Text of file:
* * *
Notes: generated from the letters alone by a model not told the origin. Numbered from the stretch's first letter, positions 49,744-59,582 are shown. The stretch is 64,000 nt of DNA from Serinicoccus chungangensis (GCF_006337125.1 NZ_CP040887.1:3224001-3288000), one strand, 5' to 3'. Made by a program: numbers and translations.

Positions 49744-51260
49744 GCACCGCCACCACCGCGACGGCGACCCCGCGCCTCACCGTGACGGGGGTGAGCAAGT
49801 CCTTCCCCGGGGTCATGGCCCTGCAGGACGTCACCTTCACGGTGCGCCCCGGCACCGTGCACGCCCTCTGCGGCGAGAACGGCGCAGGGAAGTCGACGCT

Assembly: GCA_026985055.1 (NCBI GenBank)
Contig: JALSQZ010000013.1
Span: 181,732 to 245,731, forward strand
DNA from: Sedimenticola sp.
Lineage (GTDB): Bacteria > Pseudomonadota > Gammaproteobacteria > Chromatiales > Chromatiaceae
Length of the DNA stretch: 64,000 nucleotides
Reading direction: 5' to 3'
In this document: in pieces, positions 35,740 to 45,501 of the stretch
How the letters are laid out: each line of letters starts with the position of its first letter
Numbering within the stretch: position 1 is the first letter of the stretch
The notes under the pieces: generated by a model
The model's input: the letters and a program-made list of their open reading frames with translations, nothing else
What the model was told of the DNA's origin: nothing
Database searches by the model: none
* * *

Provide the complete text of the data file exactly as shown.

Notes: generated from the letters alone by a model not told the origin. Numbered from the stretch's first letter, positions 49,744-59,582 are shown. The stretch is 64,000 nt of DNA from Serinicoccus chungangensis (GCF_006337125.1 NZ_CP040887.1:3224001-3288000), one strand, 5' to 3'. Made by a program: numbers and translations.

Positions 49744-51260
49744 GCACCGCCACCACCGCGACGGCGACCCCGCGCCTCACCGTGACGGGGGTGAGCAAGT
49801 CCTTCCCCGGGGTCATGGCCCTGCAGGACGTCACCTTCACGGTGCGCCCCGGCACCGTGCACGCCCTCTGCGGCGAGAACGGCGCAGGGAAGTCGACGCT

Assembly: GCA_026985055.1 (NCBI GenBank)
Contig: JALSQZ010000013.1
Span: 181,732 to 245,731, forward strand
DNA from: Sedimenticola sp.
Lineage (GTDB): Bacteria > Pseudomonadota > Gammaproteobacteria > Chromatiales > Chromatiaceae
Length of the DNA stretch: 64,000 nucleotides
Reading direction: 5' to 3'
In this document: in pieces, positions 35,740 to 45,501 of the stretch
How the letters are laid out: each line of letters starts with the position of its first letter
Numbering within the stretch: position 1 is the first letter of the stretch
The notes under the pieces: generated by a model
The model's input: the letters and a program-made list of their open reading frames with translations, nothing else
What the model was told of the DNA's origin: nothing
Database searches by the model: none